I’ve compared Agents of Mayhem to Saints Row a lot in this review, and perhaps some of you reading might think that unfair. I think it’s entirely appropriate, however, since at their core they are essentially the same game, and there’s even some canon crossover happening between the two. Agents of Mayhem is just a stripped down Saints Row with less charm and character, less willingness to embrace its own silliness, and dreams of being something like Crackdown. There are too many player characters with not enough customisation, and little point to there being so many for the lack of unique content in this title. Well done, Volition, you spent four years making a terrible version of one of your most beloved franchises. Please don’t do this with whatever comes next for Saints Row.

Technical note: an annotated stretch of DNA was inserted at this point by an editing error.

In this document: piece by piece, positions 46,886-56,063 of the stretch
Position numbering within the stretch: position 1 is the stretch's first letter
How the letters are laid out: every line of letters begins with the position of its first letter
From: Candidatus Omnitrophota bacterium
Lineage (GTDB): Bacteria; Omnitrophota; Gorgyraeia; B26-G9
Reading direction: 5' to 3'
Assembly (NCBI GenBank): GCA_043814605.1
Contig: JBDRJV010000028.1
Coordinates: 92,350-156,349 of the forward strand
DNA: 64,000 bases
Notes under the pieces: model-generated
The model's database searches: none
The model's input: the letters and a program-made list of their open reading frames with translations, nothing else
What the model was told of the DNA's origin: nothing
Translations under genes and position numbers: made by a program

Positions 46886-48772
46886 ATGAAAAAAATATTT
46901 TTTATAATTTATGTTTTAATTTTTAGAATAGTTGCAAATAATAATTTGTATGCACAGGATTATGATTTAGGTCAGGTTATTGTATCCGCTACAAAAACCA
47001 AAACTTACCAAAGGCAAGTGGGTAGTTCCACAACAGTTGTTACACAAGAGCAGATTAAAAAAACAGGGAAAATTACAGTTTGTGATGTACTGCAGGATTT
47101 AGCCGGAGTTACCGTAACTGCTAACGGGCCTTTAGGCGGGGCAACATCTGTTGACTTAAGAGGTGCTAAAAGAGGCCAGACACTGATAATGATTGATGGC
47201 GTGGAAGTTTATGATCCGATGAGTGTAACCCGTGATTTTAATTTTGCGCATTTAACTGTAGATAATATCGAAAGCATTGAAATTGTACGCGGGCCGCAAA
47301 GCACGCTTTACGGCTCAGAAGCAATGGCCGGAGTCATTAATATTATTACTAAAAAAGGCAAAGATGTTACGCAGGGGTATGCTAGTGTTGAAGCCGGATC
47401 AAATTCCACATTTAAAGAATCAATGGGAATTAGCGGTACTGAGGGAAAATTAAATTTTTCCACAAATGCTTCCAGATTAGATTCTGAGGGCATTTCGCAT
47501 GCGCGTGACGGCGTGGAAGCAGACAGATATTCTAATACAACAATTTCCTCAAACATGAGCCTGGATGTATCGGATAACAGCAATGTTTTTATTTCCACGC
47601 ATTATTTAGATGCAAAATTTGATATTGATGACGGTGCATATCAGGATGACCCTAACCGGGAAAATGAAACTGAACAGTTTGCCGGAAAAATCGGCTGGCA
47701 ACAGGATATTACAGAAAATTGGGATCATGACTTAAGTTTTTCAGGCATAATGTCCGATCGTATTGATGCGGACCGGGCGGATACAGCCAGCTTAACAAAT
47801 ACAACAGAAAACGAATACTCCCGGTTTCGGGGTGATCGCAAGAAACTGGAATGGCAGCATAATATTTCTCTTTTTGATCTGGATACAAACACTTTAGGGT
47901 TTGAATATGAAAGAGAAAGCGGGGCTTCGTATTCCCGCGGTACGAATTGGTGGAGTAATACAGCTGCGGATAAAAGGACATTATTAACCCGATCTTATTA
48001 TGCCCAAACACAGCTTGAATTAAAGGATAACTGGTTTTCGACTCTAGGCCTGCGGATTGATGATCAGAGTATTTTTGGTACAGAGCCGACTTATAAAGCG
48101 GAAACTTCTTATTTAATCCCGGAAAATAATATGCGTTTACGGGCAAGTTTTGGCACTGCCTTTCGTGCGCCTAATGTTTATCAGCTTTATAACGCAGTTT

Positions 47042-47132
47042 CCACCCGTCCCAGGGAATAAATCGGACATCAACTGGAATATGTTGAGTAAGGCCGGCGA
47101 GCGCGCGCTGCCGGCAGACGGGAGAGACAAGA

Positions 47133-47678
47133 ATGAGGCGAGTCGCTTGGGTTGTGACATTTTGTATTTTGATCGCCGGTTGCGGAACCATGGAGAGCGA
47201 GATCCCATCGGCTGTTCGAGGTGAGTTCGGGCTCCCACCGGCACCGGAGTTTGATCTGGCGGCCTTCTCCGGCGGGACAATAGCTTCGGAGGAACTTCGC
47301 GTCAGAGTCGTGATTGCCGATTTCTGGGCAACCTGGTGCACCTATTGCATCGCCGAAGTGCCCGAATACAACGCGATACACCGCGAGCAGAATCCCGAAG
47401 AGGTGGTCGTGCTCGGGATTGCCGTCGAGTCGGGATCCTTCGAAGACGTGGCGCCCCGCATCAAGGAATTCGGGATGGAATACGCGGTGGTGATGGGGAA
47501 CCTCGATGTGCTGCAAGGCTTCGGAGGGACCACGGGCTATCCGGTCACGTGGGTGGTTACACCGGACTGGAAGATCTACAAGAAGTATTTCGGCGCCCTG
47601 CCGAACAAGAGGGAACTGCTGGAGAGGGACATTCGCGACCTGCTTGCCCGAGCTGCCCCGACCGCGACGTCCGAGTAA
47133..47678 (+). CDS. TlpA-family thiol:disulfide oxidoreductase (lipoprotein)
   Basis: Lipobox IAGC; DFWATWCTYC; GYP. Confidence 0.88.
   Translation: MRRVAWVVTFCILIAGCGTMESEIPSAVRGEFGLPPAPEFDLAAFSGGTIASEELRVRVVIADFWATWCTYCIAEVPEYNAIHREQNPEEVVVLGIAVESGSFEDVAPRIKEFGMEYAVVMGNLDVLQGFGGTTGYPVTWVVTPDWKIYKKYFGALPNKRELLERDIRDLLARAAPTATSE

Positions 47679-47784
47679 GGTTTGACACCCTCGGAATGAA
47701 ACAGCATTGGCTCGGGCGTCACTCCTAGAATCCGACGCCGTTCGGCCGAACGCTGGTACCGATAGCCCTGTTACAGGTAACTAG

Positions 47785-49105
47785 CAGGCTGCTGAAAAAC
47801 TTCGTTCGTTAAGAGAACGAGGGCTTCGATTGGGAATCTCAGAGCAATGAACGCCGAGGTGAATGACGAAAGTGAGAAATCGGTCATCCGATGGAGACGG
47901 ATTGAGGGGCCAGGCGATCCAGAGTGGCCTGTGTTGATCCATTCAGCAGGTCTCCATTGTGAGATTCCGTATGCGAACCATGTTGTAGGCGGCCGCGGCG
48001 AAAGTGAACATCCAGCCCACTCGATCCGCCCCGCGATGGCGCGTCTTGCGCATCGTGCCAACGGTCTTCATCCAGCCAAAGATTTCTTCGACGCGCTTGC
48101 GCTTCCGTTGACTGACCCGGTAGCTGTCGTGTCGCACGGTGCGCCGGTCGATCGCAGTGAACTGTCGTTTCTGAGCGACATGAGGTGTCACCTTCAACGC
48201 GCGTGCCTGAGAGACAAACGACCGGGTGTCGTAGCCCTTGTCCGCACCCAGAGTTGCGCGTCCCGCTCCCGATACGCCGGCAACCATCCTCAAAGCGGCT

It took me a long time to get back around to finishing off The Walking Dead: A New Frontier for full review, and, honestly, it’s because I knew exactly what it was going to be like. TWD games from Telltale these days are the same as all their other titles of this “hybrid” genre. Literally, their designs are all the same with different skins; it’s boring, and they’ve been somehow getting away with it for five years now. A New Frontier is no different, and it’s disappointing as I’ve really enjoyed the Walking Dead games up to this point. However, considering the lack of direction with the narrative, and the generally unlikeable cast present in this series, it’s clear that the well of ideas for Telltale to draw from is running dry. If you’re a fan of the series, you’ll probably want to play it in prep for the final season. Otherwise, this is nothing special. Perhaps it’s a good thing that the next season of TWD is the final one from Telltale.